Larger oilfield service firms will likely outperform small names
Larger oilfield service companies are more able to provide technological advantages
The large-cap OFS names such as Baker Hughes, Schlumberger, and Halliburton have the scale to develop and implement new technologies more easily than their smaller competitors. This is especially beneficial to the large caps, as recent drilling trends have called for more advanced techniques (think horizontal drilling, intensive fracking, and long well laterals).
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Companies believe technology will be instrumental in gaining market share and commanding higher margins
The major OFS names have also commented that technology would be an advantage for them. The CEO of Baker Hughes commented:
- “Overall, international operations are trending in the right direction and are expected to continue solid profitable growth in 2014 as recent contract wins take hold and the demand for high-end technology products and services continues to grow. Around the world, we are leveraging our strength in technology development to drive growth and profitability. Today, we continue to accelerate the pace of innovation by developing technologies to specifically address three of the industry’s key challenges: increasing well complexity, optimizing drilling efficiency and improving ultimate recovery… there is an increasing appetite for technology. The heat’s on in terms of getting EURs up (total production from a well), getting the initial production rates up, getting those incremental efficiencies per pad… The whole combination falls under our wheelhouse very well… given the rollout of technology… I expect margins there will definitely track north.”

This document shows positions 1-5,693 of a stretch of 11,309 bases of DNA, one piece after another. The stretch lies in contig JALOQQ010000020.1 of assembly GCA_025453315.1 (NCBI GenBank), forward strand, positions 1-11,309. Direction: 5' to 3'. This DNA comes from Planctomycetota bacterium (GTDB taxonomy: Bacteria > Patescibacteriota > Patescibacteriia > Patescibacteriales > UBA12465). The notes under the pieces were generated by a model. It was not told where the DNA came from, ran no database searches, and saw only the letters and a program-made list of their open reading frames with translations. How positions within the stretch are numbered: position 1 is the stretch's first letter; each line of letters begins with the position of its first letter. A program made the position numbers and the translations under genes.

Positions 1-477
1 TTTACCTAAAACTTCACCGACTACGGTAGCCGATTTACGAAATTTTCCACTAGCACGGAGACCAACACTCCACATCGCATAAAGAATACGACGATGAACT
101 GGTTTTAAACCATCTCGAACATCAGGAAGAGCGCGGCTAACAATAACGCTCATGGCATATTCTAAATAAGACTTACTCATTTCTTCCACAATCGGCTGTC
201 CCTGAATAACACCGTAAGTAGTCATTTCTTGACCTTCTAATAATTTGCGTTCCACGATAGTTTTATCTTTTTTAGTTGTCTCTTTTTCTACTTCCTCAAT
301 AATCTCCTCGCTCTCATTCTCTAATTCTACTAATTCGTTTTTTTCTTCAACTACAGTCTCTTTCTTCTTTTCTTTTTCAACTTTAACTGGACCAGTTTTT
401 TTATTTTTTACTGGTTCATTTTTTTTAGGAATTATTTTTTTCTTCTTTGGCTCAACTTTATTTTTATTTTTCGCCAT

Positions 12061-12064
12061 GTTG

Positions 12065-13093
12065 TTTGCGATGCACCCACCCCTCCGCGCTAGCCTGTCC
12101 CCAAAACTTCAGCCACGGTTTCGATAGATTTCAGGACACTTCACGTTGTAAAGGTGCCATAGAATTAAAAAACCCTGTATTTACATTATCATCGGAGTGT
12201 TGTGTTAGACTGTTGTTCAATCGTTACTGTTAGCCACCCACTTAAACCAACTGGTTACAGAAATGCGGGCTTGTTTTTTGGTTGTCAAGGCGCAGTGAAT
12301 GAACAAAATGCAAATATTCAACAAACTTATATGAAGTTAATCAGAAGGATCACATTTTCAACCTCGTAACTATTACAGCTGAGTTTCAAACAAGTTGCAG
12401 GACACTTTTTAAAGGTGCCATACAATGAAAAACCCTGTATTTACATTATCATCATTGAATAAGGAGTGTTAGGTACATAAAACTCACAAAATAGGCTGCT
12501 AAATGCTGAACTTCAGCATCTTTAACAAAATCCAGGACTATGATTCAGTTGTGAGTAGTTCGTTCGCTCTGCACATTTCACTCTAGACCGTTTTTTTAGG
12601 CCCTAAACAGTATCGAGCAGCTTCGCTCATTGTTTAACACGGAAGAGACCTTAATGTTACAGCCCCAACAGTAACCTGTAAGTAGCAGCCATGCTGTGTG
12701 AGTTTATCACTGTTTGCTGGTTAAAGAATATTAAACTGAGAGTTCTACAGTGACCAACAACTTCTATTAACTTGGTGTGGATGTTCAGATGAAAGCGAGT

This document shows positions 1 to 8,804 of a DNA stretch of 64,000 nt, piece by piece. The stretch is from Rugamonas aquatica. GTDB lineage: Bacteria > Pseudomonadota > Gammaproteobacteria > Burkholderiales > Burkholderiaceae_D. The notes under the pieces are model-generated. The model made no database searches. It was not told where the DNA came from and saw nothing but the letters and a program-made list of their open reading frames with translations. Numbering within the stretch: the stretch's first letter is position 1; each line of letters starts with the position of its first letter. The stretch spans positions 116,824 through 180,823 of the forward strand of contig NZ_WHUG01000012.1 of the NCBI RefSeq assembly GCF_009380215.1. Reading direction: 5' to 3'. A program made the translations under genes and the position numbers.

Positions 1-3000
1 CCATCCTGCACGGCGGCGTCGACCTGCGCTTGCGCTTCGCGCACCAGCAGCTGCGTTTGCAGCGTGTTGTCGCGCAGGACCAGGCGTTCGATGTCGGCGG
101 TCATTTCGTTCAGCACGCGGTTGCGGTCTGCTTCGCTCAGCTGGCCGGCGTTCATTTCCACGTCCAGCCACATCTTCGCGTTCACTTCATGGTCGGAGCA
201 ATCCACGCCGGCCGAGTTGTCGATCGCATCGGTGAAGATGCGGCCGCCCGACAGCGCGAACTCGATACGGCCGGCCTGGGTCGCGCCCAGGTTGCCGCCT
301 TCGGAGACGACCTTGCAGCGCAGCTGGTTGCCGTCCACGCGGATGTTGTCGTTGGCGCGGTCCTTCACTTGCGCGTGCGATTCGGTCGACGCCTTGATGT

Schlumebrger stated on its call that it was seeing “highly competitive pricing on basic services and slow-but-steady activity growth… for new technology,” and that it could command a premium for new technology as well.
Plus, Halliburton commented that the introduction of new technologies in its Latin American segment would allow it opportunities to upsell.
All three companies also discussed specific technologies that they believed would help upstream energy producers in developing unconventional resources.